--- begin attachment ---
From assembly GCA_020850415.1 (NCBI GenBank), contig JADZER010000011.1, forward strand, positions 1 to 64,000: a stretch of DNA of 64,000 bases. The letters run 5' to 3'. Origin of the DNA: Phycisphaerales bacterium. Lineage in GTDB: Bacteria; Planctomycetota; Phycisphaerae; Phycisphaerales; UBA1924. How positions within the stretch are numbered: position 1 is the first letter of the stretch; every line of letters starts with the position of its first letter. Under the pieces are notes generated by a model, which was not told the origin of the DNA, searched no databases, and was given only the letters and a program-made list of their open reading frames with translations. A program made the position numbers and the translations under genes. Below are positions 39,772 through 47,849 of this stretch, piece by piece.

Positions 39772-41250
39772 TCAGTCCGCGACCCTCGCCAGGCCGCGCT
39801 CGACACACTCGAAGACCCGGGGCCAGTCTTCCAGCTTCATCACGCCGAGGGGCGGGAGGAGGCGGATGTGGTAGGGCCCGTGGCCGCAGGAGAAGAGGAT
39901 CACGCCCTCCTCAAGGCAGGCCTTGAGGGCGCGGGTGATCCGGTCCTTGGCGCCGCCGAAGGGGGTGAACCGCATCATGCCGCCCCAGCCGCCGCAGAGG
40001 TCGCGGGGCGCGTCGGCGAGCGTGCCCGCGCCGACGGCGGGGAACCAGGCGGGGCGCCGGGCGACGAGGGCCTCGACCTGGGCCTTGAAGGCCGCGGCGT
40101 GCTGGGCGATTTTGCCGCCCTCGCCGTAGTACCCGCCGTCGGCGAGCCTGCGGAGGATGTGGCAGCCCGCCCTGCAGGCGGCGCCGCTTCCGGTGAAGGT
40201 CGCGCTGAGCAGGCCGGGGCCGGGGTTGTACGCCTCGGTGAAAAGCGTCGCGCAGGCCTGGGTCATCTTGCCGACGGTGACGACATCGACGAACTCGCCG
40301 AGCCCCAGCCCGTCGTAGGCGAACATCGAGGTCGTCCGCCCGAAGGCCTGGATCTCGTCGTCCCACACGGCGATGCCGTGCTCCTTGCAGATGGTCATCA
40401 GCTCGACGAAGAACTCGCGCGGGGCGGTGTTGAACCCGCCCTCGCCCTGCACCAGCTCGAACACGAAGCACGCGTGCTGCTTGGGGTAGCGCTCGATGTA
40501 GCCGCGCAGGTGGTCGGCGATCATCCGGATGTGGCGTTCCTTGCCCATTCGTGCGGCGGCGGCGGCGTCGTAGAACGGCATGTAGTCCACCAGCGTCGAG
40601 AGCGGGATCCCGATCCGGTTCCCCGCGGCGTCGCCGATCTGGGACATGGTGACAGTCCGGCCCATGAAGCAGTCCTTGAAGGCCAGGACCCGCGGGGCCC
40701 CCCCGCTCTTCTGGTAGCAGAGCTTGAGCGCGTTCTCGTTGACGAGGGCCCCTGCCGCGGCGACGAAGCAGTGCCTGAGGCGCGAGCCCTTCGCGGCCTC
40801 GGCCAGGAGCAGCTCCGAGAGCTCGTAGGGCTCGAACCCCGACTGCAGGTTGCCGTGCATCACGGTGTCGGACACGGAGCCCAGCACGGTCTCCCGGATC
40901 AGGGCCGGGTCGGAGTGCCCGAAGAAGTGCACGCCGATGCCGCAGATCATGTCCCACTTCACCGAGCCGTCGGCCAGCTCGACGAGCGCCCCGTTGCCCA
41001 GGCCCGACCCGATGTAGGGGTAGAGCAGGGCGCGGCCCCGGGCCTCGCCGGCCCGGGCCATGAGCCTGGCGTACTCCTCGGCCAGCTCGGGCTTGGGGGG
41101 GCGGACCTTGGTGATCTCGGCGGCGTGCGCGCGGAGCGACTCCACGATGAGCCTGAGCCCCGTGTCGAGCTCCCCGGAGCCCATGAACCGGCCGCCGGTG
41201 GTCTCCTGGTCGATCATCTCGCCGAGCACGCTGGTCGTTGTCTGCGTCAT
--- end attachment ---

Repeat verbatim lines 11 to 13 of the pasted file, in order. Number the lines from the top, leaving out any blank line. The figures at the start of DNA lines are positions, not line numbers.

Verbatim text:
40501 GCCGCGCAGGTGGTCGGCGATCATCCGGATGTGGCGTTCCTTGCCCATTCGTGCGGCGGCGGCGGCGTCGTAGAACGGCATGTAGTCCACCAGCGTCGAG
40601 AGCGGGATCCCGATCCGGTTCCCCGCGGCGTCGCCGATCTGGGACATGGTGACAGTCCGGCCCATGAAGCAGTCCTTGAAGGCCAGGACCCGCGGGGCCC
40701 CCCCGCTCTTCTGGTAGCAGAGCTTGAGCGCGTTCTCGTTGACGAGGGCCCCTGCCGCGGCGACGAAGCAGTGCCTGAGGCGCGAGCCCTTCGCGGCCTC